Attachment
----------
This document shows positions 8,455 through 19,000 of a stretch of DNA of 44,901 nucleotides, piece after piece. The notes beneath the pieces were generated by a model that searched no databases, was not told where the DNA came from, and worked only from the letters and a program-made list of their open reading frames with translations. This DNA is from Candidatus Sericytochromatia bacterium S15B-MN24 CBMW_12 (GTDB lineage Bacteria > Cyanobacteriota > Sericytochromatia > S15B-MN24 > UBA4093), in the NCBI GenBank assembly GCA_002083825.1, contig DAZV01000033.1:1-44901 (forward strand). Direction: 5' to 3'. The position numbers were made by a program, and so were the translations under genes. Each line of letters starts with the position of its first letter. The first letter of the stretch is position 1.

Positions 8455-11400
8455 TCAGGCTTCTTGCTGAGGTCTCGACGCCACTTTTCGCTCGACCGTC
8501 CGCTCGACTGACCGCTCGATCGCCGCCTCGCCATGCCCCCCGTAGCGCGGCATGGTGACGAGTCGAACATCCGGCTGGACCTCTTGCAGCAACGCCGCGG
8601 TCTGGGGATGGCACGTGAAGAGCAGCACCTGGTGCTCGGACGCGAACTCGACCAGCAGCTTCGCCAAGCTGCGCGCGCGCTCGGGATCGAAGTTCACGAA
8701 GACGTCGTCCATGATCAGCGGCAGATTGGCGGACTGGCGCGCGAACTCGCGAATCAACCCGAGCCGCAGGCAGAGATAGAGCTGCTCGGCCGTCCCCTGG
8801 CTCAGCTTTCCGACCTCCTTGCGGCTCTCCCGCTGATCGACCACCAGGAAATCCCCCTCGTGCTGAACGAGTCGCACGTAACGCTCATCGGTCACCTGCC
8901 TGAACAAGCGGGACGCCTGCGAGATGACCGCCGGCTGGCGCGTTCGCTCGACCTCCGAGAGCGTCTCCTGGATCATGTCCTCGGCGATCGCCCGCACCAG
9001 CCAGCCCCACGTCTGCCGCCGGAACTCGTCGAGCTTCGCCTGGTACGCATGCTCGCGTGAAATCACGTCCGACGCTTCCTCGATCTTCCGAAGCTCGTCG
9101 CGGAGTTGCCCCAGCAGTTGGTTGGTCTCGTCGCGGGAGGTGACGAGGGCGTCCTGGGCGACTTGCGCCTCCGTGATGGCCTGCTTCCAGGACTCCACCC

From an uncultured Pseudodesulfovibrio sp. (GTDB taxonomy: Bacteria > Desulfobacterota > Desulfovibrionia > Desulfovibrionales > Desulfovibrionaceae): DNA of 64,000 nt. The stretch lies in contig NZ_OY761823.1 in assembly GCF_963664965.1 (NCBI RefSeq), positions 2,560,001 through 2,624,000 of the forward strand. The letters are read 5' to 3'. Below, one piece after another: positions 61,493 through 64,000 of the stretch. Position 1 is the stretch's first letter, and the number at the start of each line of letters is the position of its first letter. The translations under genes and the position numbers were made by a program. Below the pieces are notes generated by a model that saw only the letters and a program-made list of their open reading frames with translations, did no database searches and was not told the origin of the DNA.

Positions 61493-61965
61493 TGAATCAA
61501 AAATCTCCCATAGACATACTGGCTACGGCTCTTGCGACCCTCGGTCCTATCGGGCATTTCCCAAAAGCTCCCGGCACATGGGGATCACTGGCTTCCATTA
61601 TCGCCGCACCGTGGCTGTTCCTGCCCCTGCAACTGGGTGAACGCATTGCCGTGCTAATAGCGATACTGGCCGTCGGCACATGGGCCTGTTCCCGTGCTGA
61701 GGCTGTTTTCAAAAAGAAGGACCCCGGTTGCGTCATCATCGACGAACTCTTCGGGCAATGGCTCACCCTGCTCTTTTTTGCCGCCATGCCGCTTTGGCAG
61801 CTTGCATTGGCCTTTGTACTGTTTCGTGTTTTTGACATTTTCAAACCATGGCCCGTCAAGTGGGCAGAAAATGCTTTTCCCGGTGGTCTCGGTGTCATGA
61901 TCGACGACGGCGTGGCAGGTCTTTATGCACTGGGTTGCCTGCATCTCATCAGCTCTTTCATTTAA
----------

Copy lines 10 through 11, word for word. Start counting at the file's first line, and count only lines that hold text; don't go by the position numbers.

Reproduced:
9101 CGGAGTTGCCCCAGCAGTTGGTTGGTCTCGTCGCGGGAGGTGACGAGGGCGTCCTGGGCGACTTGCGCCTCCGTGATGGCCTGCTTCCAGGACTCCACCC

From an uncultured Pseudodesulfovibrio sp. (GTDB taxonomy: Bacteria > Desulfobacterota > Desulfovibrionia > Desulfovibrionales > Desulfovibrionaceae): DNA of 64,000 nt. The stretch lies in contig NZ_OY761823.1 in assembly GCF_963664965.1 (NCBI RefSeq), positions 2,560,001 through 2,624,000 of the forward strand. The letters are read 5' to 3'. Below, one piece after another: positions 61,493 through 64,000 of the stretch. Position 1 is the stretch's first letter, and the number at the start of each line of letters is the position of its first letter. The translations under genes and the position numbers were made by a program. Below the pieces are notes generated by a model that saw only the letters and a program-made list of their open reading frames with translations, did no database searches and was not told the origin of the DNA.